ILW.COM - the immigration portal Immigration Daily

Home Page


Immigration Daily

Archives

Processing times

Immigration forms

Discussion board

Resources

Blogs

Twitter feed

Immigrant Nation

Attorney2Attorney

CLE Workshops

Immigration books

Advertise on ILW

VIP Network

EB-5

移民日报

About ILW.COM

Connect to us

Make us Homepage

Questions/Comments


SUBSCRIBE

Immigration Daily


Chinese Immig. Daily




The leading
immigration law
publisher - over
50000 pages of
free information!
Copyright
1995-
ILW.COM,
American
Immigration LLC.

View RSS Feed

Greg Siskind on Immigration Law and Policy

USCIS BACKS DOWN ON CONTROVERSIAL TEACHING HOSPITALS H-1B CAP INTERPRETATION

Rating: 4 votes, 5.00 average.

USCIS is retreating from its recently changed policy challenging the affiliations of America's teaching hospitals with America's medical schools. For the 10+ years that non-profit institutions could claim H-1B cap exemptions if they had affiliations or were otherwise related to colleges or universities, hospitals that trained doctors in their residency and fellowship programs - programs that are usually run in close coordination with a medical school - have been able to work outside the normal H-1B caps. And that makes sense since we depend on these teaching hospitals to supply this country with our doctors. That's why Medicare actually underwrites the salaries paid to medical residents. Plus, we've got a massive shortage of doctors so subjecting teaching hospitals to H-1B caps works against resolving this crisis.


After complaints started quickly coming in from around the country, USCIS has apparently gotten the message and announced that while it works out a more formal policy position, it will revert back to previous policy. Here is the announcement:



U.S. Citizenship and Immigration Services (USCIS) announced today, in response to recent stakeholder feedback, that it is currently reviewing its policy on H-1B cap exemptions for non-profit entities that are related to or affiliated with an institution of higher education. Until further guidance is issued, USCIS is temporarily applying interim procedures to H-1B non-profit entity petitions filed with the agency seeking an exemption from the statutory H-1B numerical cap based on an affiliation with or relation to an institution of higher education.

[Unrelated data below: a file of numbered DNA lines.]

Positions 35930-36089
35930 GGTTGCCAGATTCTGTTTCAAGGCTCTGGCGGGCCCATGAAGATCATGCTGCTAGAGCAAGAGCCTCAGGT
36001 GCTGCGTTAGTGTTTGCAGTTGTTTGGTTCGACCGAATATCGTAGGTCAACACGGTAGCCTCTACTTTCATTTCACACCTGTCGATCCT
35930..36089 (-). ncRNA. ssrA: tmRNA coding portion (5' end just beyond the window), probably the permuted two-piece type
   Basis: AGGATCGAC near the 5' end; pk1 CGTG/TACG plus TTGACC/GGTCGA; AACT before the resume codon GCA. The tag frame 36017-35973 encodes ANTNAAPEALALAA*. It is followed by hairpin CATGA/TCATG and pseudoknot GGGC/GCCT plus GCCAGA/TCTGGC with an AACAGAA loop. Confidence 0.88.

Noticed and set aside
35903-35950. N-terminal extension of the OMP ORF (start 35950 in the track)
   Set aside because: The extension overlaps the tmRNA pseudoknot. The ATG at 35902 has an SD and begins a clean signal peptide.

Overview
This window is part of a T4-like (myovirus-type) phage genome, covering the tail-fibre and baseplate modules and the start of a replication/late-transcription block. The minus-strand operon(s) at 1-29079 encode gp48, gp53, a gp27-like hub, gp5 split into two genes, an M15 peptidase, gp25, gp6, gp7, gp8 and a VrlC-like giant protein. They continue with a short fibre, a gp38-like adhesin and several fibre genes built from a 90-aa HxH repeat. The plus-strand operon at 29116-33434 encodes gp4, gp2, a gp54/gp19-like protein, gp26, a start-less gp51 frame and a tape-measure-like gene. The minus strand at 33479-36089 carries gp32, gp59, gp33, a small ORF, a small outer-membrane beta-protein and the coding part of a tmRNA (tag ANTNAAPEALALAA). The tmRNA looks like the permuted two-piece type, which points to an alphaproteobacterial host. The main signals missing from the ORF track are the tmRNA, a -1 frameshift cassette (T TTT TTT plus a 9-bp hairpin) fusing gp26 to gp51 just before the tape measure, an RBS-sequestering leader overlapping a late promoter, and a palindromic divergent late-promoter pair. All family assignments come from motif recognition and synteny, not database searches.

Effective immediately, during this interim period USCIS will give deference to prior determinations made since June 6, 2006, that a non-profit entity is related to or affiliated with an institution of higher education - absent any significant change in circumstances or clear error in the prior adjudication - and, therefore, exempt from the H-1B statutory cap. However, the burden remains on the petitioner to show that its organization previously received approvals of its request for H-1B cap exemption as a non-profit entity that is related to or affiliated with an institution of higher education. 


Petitioners may satisfy this burden by providing USCIS with evidence such as a copy of the previously approved cap-exempt petition (i.e. Form I-129 and pertinent attachments) and the previously issued applicable I-797 approval notice issued by USCIS since June 6, 2006, and any documentation that was submitted in support of the claimed cap exemption. Furthermore, USCIS suggests that petitioners include a statement attesting that their organization was approved as cap-exempt since June 6, 2006. 


USCIS emphasizes that these measures will only remain in place on an interim basis. USCIS will engage the public on any forthcoming guidance.


Submit "USCIS BACKS DOWN ON CONTROVERSIAL TEACHING HOSPITALS H-1B CAP INTERPRETATION" to Facebook Submit "USCIS BACKS DOWN ON CONTROVERSIAL TEACHING HOSPITALS H-1B CAP INTERPRETATION" to Twitter Submit "USCIS BACKS DOWN ON CONTROVERSIAL TEACHING HOSPITALS H-1B CAP INTERPRETATION" to Google Submit "USCIS BACKS DOWN ON CONTROVERSIAL TEACHING HOSPITALS H-1B CAP INTERPRETATION" to StumbleUpon Submit "USCIS BACKS DOWN ON CONTROVERSIAL TEACHING HOSPITALS H-1B CAP INTERPRETATION" to Reddit Submit "USCIS BACKS DOWN ON CONTROVERSIAL TEACHING HOSPITALS H-1B CAP INTERPRETATION" to Digg Submit "USCIS BACKS DOWN ON CONTROVERSIAL TEACHING HOSPITALS H-1B CAP INTERPRETATION" to del.icio.us

Tags: None Add / Edit Tags

Comments

  1. George Chell's Avatar
    May be USCIS is afraid of getting sued by the relatives of seniors who may loose their lives as a result of the shortage of doctors! And no, giving Americans higher salaries is not an option at a time when we need to control the costs! Not add to our debt!
  2. Myrna's Avatar
    Doctors salaries are not the cause of rising healthcare cost. It is the cost of medications and robbery fees charged by insurance corporations that own the hospitals.
  3. Another Voice's Avatar
    We hear you Myrna haven't you heard the teachers in this country make too much money and cause all the deficits...corporations and insurance companies are LOVELY PEOPLE!!!
  4. Frank W.'s Avatar
    Ripley's believe it or not!